That stance however has resulted in none of the four major labels, who are responsible for around two thirds of the world's music, supplying to the service. "It's the same model that was used for the CD and DVD, universal compatibility, and we think it's the principal thing holding back the growth of digital today," he said.
Chris Anderson, the editor in chief of Wired magazine, argues that some form of piracy should simply be accepted. "You cannot have zero piracy and if you try to get to zero piracy you will make the experience of consuming music so painful you'll have zero industry."
Among the many music executives discussing the alternatives at Cannes was Terry McBride, the chief executive of Canada's Nettwerk Music Group which manages such acts as Avril Lavigne.
Among McBride's many ideas was the plan to tap into the peer-to-peer market where fans could recommend a track, and receive a small percentage of the sales if the track was purchased. "We are now entering the era where the socialisation of the internet is happening," he said. "Why not truly harness the power of peer to peer?"
But despite the many issues created by digital, the industry is united and excited by its potential. Barney Wragg, the head of digital for EMI Music, said that digital was revolutionising the way they work. "I was just talking to [British singer] Joss Stone who is very excited about the opportunities this offers," he said. "We're not constrained to the plastic CD box any more. It offers the possibility to do things that could never be done before."
Warner is also looking at new ways to develop. "As an industry we really need to innovate, and bring new products and services to the market," head of digital strategy Alex Zubillaga told reporters in London last week.
"We at Warner have put out a series of premium products and... we immediately doubled the amount of digital albums that we were selling by just attaching a video, attaching some special lyrics or a photo gallery.
"We weren't selling twice as many by selling them for less. We were selling twice as many by selling them for significantly more money."
Or simply try this google news search for a look at the way the world is moving. The search terms are simply mp3 drm cd
- 02-02-2007, 10:39 AM #37
I'm not sure how knowledgable you are about the music industry in general, but the United States is very unique compared to other countries.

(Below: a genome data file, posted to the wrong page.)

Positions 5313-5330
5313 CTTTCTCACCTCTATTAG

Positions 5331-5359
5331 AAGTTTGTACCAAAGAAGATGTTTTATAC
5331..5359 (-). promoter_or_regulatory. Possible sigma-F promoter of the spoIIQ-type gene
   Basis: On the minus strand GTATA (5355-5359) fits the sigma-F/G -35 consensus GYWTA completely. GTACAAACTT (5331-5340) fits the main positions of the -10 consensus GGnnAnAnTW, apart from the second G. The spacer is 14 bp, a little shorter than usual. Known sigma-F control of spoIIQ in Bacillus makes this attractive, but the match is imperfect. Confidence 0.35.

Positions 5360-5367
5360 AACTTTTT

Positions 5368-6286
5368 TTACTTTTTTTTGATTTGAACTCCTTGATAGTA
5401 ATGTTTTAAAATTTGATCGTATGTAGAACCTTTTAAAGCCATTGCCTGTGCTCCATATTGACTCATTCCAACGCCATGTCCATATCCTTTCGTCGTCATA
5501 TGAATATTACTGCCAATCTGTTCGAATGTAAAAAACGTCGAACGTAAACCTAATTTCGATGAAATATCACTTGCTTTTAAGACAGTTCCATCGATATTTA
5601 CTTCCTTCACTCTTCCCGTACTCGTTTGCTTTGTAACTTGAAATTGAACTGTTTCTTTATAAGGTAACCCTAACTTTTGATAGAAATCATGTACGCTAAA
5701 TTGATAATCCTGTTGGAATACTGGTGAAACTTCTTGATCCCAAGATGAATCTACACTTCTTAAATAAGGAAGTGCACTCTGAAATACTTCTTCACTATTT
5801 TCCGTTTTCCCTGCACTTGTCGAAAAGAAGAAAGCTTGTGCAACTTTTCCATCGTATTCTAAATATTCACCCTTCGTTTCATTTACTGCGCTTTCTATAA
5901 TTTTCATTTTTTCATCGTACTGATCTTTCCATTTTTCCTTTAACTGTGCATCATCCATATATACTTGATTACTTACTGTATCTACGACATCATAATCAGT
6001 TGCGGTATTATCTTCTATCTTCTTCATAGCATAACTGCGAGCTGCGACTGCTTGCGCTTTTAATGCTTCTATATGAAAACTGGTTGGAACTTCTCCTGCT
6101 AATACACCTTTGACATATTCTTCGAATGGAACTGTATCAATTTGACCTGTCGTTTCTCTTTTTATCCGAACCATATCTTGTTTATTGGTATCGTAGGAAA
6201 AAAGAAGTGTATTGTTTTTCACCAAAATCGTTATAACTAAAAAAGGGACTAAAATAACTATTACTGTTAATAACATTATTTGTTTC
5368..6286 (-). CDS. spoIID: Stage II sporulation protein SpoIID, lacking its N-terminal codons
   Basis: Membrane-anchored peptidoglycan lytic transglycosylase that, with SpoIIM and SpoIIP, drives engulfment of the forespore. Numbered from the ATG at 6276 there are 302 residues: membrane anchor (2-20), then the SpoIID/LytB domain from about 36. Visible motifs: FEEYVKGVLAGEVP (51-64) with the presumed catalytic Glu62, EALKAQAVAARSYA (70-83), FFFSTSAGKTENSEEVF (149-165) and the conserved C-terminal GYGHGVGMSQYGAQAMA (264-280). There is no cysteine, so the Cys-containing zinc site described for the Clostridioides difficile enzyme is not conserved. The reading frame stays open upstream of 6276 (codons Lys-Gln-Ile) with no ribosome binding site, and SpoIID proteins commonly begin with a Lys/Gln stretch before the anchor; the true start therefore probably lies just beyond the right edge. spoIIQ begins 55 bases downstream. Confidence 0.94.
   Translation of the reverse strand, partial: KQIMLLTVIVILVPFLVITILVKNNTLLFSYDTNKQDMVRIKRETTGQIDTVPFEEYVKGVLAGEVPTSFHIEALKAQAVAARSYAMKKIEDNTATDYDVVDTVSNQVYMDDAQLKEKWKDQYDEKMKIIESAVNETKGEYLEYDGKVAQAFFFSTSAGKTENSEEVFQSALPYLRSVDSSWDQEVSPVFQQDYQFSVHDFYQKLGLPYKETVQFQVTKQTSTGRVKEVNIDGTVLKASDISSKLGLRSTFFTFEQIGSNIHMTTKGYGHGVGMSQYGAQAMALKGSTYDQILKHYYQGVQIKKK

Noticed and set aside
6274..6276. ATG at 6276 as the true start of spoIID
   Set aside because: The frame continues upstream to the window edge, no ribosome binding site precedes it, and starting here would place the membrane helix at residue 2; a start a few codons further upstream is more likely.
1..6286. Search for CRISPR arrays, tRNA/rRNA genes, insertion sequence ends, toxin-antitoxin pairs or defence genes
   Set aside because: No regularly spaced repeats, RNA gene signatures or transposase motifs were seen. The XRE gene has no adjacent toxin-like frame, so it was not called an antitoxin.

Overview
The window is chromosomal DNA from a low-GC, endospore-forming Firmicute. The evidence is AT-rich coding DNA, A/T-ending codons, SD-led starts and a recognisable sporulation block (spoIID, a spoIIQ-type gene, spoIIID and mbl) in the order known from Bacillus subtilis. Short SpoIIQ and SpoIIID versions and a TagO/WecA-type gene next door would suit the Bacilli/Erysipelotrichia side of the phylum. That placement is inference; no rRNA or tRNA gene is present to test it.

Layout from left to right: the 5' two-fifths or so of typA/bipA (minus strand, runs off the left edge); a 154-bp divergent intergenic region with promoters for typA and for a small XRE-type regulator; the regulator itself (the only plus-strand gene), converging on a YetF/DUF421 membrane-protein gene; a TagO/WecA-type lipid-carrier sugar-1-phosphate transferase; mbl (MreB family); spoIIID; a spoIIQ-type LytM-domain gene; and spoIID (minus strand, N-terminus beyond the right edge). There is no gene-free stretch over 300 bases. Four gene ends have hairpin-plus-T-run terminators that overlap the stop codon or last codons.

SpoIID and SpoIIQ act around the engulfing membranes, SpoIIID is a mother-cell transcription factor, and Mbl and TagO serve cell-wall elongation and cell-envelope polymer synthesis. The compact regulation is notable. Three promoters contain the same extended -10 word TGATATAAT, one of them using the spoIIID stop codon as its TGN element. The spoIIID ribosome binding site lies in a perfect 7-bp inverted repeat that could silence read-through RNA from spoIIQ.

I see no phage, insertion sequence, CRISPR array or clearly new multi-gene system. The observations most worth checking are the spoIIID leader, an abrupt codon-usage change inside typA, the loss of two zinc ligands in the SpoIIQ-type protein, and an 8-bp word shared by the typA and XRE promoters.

In just about all other industrialized countries, there is a government mandated mechanical socity and performance society (in some countries, the same socity handles both). These socities then set the rates for all licensing whether it be mechanical, syncronization, or performance rights.
In the United States, for performance licensing we have 2 societies, BMI and ASCAP (actually three if you count SEASAC, but they are very tiny).
With regard to mechanical and syncronization, most publishers do the licensing themselves, although there is the privately run Harry Fox Agency which does serve as a non-exclusive society and represents most publishers non-exclusively (meaning you can either deal with them or license direct fom the publisher). The Harry Fox Agency handles mechanical licensing only.
While the government does set mechanical rates as discussed above, the government does not set any other rates. Performance rates are determined independently by the performance societies and are based on how much money they are able to negotiate from the broadcasters. Syncronization rights are set by the individual publisher and are usually negotiated. Yet for some odd reason, we are not allowed to do this for mechanical rights.
I would be the last person to object to a standardized system as is used in most European countries, but here it is the most unorganizaed mess there ever was. If the publishers are expected to do their own licensing, then they should be able to set their own rates. If the government wants to set the rates, then they should handle the licensing as well. This is how it is done in other countries. And it is no surprise that songwriters and publishers in other countries do much better than their counterparts in the United States, considering the size of our market compared to theirs.
- 02-02-2007, 10:43 AM #38
- 02-02-2007, 12:58 PM #39
I support the artists (including the song writers) getting compensated, and I hope a way if found to circumvent the middle-men who seem to be sucking up the bulk of the fees for music. The internet can be helpful here, vs being the enemy.
- 02-02-2007, 05:13 PM #40
- 02-09-2007, 04:09 AM #41
Yes, DRM has to go. Get something like Quick Time fair use program at least allows you to strip DRM, but it may not be legal. But then again, it may be. I hate defending the record companies, but they have to pay for all the bands that fail -- that's millions of dollars in producing, advertising, and overhead that the sucessful acthave to subsidize. Many performers see the most money early on from touring, not their royalties. That said, the record companies certainly force new performers into draconian contracts.
- 02-09-2007, 04:47 AM #42
- 02-09-2007, 06:15 AM #43
- 02-09-2007, 06:34 AM #44
It's hard to ignore the fact that the decline has coincided with the switch from a medium that (mostly) has unrestricted copying (CD) to one that makes copying much more difficult (DRMed AAC, MP3s, WMA). I'm not saying that I know that this is the reason for the sales decline, but it is at least a plausible explanation. Since you seem certain that you know the cause of the decline, perhaps you could explain how you know that the limitation on copying isn't a factor in reduced sales.
- 02-09-2007, 06:44 AM #45
- 03-23-2007, 02:00 AM #47